New Zealand small businesses $23m dollars per year. Setting up authorities, seemingly simple at first, actually requires the bookkeepers to jump through many hoops to act on behalf of their clients. They must be set up with IRD, ACC, Companies Office, the client’s bank, and other agencies and private organisations. This requires working through silo’ed online processes, filling out paper forms, and asking for your client’s approval over and over. 2Shakes created a SaaS subscription model, incorporating electronic signatures and backed by the blockchain, that cut this process down to one painless step for the bookkeepers' client. One month after the accelerator finished 2Shakes gained investment funding from ACC, Business.Govt.nz (part of MBIE), and Data Futures Partnership. They now have more than 60 bookkeepers acting on behalf of around 8000 clients already signed up. 2Shakes knows that their business formula applies to accountants, brokers, lawyers, immigration advisers and many others - and they’ve promised us they’ll get there - but for now, they want to make the process perfect for bookkeepers.

15 These notes form an integral part of the Financial Statements.


CHICKEN RUN Based in Chengdu, Denny Zou and Steve Xin, founders of Chicken Run, switched countries to attend Lightning Lab XX. They wanted to stress test their business and accelerate their dream of building an empire of quality chicken. For most Chinese locals their reality is inconsistent and unsafe poultry purchasing options. Chicken Run identified a huge opportunity, with a market survey they determined that two-thirds of the population crave fresh chicken. In Chengdu alone there is a population of 15 million (almost 4 times the size of New Zealand) with an estimated demand of 240,000 chickens everyday. Chicken Run are carving out a high growth niche selling fresh poultry. Denny and Steve came to Wellington with a marginally profitable business and learned system design techniques to grow their revenue. Today, the team is set to triple their sales by the end of the year.

With comprehensive market validation, performance enhancement and market strategies in hand, the goal is to turn Chicken Run into a multimillion-dollar business by the end of 2017. “The Lightning Lab XX Accelerator has taken our business and vision to the next level,” says Denny, adding that the opportunity to savour a completely different lifestyle in New Zealand was an invaluable experience. “We have been exposed to a network of talented and helpful entrepreneurs, whose passion and courage have impressed, inspired and moved us.” Creative HQ relished the leadership opportunity to host Chicken Run and see this as the beginning of developing deeper strategic engagement with China.

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THE MISPRINT CO. The Misprint Co are primarily a service based startup that repurposes waste paper into good-looking notebooks. The designers turned entrepreneurs went through the first Lightning Lab Manufacturing (LLMFG) startup programme in 2015. They took their notebooks in at an early, roughly crafted stage. From there they developed into a company that actually uses the notebooks as a vehicle for behavioural change. Since LLMFG co-founders Jenny & Kareena have been exploring what they can do with a simple but overlooked solution to waste paper. Sustainability is at the core of their business. It takes 10 litres of water to make an A4 sheet of paper. To date the company has offset 648,070 litres of water from the paper production process and saved 64,807 sheets of paper. These figures are increasing daily! The company works with over 40 organisations and schools including Wellington City Council, MetService, Zealandia, Flick Electric Co, Grow Wellington, Strategy Advertising and Design, Massey University and Wellington East Girls College.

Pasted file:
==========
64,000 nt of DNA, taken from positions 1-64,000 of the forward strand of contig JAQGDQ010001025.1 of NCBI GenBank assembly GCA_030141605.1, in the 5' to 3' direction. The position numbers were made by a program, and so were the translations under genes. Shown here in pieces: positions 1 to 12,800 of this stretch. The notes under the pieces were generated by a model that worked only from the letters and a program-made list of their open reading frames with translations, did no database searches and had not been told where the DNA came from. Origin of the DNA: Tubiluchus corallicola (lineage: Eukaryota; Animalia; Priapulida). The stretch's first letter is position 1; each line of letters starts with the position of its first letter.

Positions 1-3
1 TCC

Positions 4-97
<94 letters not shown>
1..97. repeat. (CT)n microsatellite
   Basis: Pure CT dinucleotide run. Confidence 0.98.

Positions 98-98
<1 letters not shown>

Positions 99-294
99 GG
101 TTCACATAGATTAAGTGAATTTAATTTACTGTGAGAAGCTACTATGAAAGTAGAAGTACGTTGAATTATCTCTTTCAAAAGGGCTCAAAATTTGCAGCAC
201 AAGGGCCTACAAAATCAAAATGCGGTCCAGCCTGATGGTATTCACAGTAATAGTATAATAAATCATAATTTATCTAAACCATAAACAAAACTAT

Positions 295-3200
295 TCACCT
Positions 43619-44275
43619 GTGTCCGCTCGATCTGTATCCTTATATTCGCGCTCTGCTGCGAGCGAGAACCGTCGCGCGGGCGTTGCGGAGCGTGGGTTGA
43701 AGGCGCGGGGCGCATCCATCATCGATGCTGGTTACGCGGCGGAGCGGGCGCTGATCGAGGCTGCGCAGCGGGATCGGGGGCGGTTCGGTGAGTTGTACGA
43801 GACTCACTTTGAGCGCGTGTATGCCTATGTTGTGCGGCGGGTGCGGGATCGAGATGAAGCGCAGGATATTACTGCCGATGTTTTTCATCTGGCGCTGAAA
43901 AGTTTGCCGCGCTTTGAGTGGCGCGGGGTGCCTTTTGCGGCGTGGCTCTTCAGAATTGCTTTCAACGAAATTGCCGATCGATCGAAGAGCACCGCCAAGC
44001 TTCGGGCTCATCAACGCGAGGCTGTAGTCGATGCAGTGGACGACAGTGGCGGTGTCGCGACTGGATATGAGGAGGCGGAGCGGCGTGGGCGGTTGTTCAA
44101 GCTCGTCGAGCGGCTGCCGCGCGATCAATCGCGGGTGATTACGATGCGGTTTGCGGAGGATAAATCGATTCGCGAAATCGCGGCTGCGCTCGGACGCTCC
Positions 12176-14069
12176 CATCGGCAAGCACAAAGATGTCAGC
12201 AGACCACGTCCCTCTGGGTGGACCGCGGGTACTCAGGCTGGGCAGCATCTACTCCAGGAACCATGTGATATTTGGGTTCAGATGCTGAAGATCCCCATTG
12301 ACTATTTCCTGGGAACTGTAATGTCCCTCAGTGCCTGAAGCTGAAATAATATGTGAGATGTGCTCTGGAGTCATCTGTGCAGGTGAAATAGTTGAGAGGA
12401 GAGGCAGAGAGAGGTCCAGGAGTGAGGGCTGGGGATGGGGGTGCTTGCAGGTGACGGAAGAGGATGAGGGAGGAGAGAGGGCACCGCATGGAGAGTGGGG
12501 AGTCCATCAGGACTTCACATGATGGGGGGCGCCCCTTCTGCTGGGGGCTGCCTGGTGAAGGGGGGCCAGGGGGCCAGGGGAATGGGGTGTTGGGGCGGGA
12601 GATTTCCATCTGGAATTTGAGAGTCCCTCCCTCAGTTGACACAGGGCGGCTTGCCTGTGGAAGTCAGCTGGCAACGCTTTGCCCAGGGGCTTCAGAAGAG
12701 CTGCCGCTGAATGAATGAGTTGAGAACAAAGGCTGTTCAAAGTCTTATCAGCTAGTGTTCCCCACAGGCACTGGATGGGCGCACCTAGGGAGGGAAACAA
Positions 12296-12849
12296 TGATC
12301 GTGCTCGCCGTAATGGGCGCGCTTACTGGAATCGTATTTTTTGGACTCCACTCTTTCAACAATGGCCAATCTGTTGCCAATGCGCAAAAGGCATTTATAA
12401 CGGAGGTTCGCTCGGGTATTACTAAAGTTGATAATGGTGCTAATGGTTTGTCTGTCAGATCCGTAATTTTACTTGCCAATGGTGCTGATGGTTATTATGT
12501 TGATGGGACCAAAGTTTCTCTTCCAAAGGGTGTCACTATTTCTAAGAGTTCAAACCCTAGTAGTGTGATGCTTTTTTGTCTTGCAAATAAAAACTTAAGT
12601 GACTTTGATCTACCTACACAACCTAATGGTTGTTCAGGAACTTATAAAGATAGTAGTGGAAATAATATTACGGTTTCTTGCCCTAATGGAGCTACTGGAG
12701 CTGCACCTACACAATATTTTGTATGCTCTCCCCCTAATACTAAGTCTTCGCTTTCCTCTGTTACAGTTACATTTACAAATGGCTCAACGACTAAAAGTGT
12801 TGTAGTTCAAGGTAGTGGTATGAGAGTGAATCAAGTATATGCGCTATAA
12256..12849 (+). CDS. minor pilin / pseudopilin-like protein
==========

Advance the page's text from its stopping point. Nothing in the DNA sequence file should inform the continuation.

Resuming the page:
The Misprint Co place their collection bins at these organisations. Each collection box holds up to 4000 pieces of paper, saving 55% of a tree and 45,500 litres of water, making 350 notebooks. The last few months have been very busy for the The Misprint Co.; they’ve grown their customer base exponentially, stocked their notebooks nationwide, hired an intern and gained well-deserved media attention on Idealog, Dominon Post, and The TV ONE Breakfast show to name a few. Most recently they entered the Low Carbon Challenge and came out in the top three, granting them access to $15k funding from Wellington City Council. They match funded that with their crowdfund campaign. The Misprint Co doesn’t stop there, they have big goals in the pipeline. Next steps are to take their sustainable services up the country, scoping out and then scaling into Auckland. Misprint Co are an integral part of the Creative HQ space and the wider startup community. They are often seen on panel discussions providing mentorship and sharing knowledge with other young entrepreneurs.